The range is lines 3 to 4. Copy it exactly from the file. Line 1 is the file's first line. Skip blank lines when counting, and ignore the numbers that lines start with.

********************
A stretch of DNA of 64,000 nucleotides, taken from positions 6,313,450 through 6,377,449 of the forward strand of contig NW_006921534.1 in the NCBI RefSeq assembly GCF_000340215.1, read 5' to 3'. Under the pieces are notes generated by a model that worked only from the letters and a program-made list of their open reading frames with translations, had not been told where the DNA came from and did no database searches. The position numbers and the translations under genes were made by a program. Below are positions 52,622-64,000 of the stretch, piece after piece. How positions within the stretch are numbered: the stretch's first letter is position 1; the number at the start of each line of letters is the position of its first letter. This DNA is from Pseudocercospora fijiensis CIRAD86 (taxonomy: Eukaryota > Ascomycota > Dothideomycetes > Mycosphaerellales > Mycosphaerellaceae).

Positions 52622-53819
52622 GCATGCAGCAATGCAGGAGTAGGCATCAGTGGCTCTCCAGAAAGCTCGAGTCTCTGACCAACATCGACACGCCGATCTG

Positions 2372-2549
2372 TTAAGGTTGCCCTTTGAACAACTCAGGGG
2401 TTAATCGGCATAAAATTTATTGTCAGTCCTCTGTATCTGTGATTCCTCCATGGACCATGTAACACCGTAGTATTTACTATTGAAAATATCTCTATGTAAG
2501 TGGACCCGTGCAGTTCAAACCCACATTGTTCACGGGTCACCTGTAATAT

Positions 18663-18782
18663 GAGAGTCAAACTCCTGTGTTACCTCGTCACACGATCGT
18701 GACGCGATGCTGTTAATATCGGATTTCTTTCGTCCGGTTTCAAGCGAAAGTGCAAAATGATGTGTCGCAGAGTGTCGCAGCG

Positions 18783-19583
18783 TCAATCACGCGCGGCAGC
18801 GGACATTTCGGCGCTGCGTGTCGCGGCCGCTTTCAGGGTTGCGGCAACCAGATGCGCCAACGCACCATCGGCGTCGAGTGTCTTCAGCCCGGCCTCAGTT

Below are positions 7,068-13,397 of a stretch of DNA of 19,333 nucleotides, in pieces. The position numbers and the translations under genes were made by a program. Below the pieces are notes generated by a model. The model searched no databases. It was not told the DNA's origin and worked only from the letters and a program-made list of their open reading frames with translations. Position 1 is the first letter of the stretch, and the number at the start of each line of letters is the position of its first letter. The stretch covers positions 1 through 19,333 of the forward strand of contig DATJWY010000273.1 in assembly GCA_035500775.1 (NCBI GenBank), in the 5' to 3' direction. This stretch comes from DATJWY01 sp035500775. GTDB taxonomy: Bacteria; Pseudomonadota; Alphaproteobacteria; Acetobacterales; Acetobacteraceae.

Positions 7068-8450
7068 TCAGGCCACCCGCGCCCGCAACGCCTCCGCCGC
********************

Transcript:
52622 GCATGCAGCAATGCAGGAGTAGGCATCAGTGGCTCTCCAGAAAGCTCGAGTCTCTGACCAACATCGACACGCCGATCTG

Positions 2372-2549